User comments for Parthenope

Key: Meaning/History Usage Pronunciation Famous Bearer Personal Impression Other

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Florence nightingale, a famous nurse, had an older sister called Parthenope.
-- pocho-mole  5/31/2006
Parthenope is also a name given to the Italian city of Naples.
-- lady murasaki  8/11/2007
"Parthenophobia" is an abnormal and persistent fear of virgins or young girls.

Now that's out of the way, it is a stunning name. Beats Persephone, hands down.
-- Anonymous User  6/9/2008
I love Parthenope's nostalgic, willowy, aromatic beauty.
-- Anonymous User  1/14/2009
I am afraid ops does not mean voice. It's the face. The appearance.
-- pavlina  4/27/2009
Pronounced par-THEN-uh-pee.
-- erb816  10/15/2009
This name is very snobbish and pretentious. It sounds like a name that was used by upper-class people in the Victorian era. Ironically, I find the similar-sounding name Parthenia to be lovely.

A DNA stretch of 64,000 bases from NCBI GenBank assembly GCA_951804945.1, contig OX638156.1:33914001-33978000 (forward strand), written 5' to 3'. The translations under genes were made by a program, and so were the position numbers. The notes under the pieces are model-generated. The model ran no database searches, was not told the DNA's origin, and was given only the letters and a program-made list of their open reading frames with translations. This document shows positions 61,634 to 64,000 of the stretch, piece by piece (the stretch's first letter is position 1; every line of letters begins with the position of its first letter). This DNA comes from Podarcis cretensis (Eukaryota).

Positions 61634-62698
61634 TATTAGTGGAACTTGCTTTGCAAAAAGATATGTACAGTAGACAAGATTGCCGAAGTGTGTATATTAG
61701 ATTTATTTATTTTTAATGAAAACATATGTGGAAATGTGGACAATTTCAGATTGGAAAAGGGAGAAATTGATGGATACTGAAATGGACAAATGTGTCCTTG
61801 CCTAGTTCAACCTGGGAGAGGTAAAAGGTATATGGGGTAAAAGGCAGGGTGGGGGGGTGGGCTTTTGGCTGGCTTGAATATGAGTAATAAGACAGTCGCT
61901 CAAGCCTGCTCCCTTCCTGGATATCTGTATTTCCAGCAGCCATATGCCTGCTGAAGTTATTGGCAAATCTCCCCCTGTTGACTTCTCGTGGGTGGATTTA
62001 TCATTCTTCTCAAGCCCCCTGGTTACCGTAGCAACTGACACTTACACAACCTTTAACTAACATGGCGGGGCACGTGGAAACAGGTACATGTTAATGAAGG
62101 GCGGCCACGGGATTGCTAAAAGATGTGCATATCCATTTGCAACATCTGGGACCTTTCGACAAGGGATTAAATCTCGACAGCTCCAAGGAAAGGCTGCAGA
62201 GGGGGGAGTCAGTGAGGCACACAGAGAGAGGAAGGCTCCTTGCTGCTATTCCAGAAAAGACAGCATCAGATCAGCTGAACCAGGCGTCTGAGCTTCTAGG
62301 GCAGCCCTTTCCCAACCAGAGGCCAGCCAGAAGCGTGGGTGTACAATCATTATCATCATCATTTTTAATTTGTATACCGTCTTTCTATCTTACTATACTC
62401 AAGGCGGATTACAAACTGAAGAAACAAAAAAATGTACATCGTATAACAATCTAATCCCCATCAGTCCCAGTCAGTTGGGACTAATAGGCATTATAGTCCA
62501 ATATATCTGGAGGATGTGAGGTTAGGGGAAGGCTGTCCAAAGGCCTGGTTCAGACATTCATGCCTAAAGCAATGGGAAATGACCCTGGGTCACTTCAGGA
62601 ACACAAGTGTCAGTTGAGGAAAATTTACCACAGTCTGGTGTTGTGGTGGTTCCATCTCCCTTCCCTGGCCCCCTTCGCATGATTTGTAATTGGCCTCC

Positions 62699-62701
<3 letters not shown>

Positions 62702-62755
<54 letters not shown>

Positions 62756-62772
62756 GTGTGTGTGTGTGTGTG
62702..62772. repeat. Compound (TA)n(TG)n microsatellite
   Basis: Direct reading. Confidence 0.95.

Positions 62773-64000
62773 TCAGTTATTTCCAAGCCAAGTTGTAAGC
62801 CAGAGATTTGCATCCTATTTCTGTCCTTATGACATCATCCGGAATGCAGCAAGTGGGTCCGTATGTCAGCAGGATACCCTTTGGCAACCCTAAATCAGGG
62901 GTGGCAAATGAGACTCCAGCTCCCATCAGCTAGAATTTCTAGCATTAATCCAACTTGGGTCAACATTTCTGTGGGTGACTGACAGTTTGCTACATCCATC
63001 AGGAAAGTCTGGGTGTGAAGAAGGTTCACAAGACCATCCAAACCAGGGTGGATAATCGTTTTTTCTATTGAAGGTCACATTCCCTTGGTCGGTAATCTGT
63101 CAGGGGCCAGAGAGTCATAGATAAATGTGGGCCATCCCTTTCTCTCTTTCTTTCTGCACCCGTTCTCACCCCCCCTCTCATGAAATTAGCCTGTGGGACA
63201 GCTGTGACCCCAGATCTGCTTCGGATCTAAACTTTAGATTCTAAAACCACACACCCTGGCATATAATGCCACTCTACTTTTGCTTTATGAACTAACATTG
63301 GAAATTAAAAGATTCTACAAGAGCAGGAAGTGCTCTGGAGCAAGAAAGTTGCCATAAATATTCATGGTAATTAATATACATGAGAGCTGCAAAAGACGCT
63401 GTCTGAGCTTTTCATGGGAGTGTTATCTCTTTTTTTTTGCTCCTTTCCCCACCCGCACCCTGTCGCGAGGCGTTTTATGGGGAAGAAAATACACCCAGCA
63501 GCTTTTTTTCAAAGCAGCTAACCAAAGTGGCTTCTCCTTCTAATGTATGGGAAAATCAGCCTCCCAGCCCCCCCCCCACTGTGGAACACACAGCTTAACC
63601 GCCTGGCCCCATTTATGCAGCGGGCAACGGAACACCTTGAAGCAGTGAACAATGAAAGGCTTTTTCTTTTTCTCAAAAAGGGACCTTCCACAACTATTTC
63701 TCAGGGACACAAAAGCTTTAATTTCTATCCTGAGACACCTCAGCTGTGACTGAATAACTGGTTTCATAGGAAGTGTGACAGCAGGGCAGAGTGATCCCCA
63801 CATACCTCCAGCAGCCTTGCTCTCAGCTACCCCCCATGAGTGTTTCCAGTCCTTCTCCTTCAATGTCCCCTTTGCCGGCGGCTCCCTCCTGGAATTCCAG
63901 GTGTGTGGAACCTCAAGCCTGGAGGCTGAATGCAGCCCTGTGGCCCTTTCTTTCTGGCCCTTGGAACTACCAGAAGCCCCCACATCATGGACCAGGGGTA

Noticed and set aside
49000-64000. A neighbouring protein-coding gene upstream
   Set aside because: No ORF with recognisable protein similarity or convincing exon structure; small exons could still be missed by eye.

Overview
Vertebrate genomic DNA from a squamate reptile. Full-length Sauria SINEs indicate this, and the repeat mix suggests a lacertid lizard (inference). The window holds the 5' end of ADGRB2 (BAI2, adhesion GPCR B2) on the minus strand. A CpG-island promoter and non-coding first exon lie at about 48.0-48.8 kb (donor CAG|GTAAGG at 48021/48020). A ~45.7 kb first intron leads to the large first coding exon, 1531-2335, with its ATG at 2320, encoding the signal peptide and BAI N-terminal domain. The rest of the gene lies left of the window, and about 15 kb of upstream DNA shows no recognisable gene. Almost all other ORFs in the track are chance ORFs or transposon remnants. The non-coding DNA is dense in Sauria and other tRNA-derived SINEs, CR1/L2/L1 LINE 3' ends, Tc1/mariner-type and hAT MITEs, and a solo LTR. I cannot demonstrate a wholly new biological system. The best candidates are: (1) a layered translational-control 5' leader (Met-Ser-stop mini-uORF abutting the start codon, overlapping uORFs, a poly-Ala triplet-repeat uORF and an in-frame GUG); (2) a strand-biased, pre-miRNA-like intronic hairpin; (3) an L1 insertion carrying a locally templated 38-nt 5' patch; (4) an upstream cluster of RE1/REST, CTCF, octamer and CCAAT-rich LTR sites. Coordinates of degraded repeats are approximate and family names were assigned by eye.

-- bananarama  3/15/2010
Why does every other Greek or Latin name have someone calling it pretentious in the comments? Maybe some people actually put some thought into naming their children--daughters, in this case--and don't want their daughters to be another Emily, Madison, Sarah, or other really common name. I, for one, happen to think Parthenope is lovely.
-- erb816  5/31/2010
Florence Nightingale's sister Frances Parthenope (1819-90) was given her first name after her mother Frances and her middle name (which she went by) after Parthenope, an ancient Greek name for the region of Naples, where she was born. She married Sir Henry Verney and was a writer.
-- Just Jonquil  7/21/2016
Pretty. I like Greek names ending in -ope. I'd spell it as Parthenopi, though, so as to ensure people won't pronounce it incorrectly.
-- Anonymous User  8/31/2016

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